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A Civil Exchange Of Ideas With a Trump Supporter

Art Cartoon 2088

Single white liberal woman is in search of President Trump supporters to engage with in civil exchange of ideas.

I know I’m a cartoonist, but I’m not trying to be funny. I’m being serious. I want to use this blog to get insights into why Trump supporters think the way they do.

I’m eager to discuss policy issues, but first I want to address the elected elephant in the room: Donald Trump. I don’t understand his appeal and I want to understand it.

Trump started his political career by demanding President Obama produce his birth certificate. Maybe if Trump had mentioned the Birther issue once or twice in 2011, I could understand it. We’re all entitled to an occasional absurd idea, but this was an absurd idea Trump espoused for five years.

When Trump unapologetically conceded that Obama had been born in the United States, the “failing” purveyor of “fake news” New York Times wrote, “The essential question — Why promote a lie? — may be unanswerable. Was it sport? Was it his lifelong quest to court media attention? Was it racism? Was it the cynical start of his eventual campaign for president?”

If the Birther issue was Trump’s only easily provable false claim and you thought he was great on issues important to you, OK, fine, maybe I could understand it. But it wasn’t his only absurd claim.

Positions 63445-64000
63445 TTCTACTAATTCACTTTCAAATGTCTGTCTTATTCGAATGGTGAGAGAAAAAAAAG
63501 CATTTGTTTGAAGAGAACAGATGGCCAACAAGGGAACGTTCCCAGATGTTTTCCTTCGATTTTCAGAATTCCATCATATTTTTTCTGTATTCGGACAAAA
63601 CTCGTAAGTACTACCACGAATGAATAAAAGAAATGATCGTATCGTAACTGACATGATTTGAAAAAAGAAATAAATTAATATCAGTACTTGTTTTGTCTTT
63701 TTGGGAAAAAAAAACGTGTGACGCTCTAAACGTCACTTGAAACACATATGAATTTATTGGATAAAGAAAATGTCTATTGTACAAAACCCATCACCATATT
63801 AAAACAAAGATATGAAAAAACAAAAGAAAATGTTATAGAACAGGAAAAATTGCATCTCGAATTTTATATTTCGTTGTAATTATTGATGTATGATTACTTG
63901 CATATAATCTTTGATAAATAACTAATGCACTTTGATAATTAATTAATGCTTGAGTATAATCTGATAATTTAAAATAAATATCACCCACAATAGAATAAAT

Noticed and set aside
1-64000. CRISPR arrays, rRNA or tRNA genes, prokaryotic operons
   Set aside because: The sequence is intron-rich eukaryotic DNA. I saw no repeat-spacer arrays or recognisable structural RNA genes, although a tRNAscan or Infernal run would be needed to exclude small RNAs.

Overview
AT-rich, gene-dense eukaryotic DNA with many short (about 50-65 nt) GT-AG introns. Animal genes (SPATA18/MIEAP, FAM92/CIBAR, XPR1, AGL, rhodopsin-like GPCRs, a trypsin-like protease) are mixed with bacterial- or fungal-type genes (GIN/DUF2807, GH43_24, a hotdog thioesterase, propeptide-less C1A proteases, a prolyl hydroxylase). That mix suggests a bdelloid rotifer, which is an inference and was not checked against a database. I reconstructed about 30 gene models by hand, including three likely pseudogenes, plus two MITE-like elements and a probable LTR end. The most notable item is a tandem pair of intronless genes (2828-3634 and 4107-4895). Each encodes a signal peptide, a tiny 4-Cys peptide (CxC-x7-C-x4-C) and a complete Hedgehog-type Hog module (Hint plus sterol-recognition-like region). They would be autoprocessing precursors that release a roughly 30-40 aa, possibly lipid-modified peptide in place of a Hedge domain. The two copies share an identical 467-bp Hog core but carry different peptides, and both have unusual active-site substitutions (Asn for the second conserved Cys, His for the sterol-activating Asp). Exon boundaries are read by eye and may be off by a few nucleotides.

Of the 382 Trump statements Politifact has reviewed to date they rated 33% as being false, 20% as mostly false, 16% as Pants on Fire, 14% as half true, 12% as mostly true, and 4% as true.

Politifact’s 2013 Lie of the Year was Obama’s statement, “If you like your health care plan, you can keep it.” Trump said Politifact is a “totally left-wing group.”

The “failing” Wall Street Journal  wrote of Trump’s credibility, “If President Trump announces that North Korea launched a missile that landed within 100 miles of Hawaii, would most Americans believe him? Would the rest of the world? We’re not sure, which speaks to the damage that Mr. Trump is doing to his Presidency with his seemingly endless stream of exaggerations, evidence-free accusations, implausible denials and other falsehoods.”

The first question I have for a Trump supporter is: does this bother you? How do you respond to people who say Trump lies? Do you think he hasn’t lied, that the stories about him lying are “fake news?” Do you think he has lied, but still feel comfortable with him having the nuclear codes?

I’ve thought about what would have happened if things were reversed, if Trump had been the Democratic nominee and Ted Cruz the Republican one, if Trump had supported single payer health insurance and free college tuition? How would I have voted? I might not have voted for Cruz, but after Trump — citing the “should be very respected” National Enquirer — said Cruz’s father might have been involved with Kennedy’s assassination, well, I wouldn’t have wanted Trump near the button.

I have a proposal for Trump supports: for one month we read and listen to news reports and visit the same media sites. I’ll read what I usually read, but if you suggest articles I should read, I’ll read them. You do the same. Then we comment. Civilly, of course.

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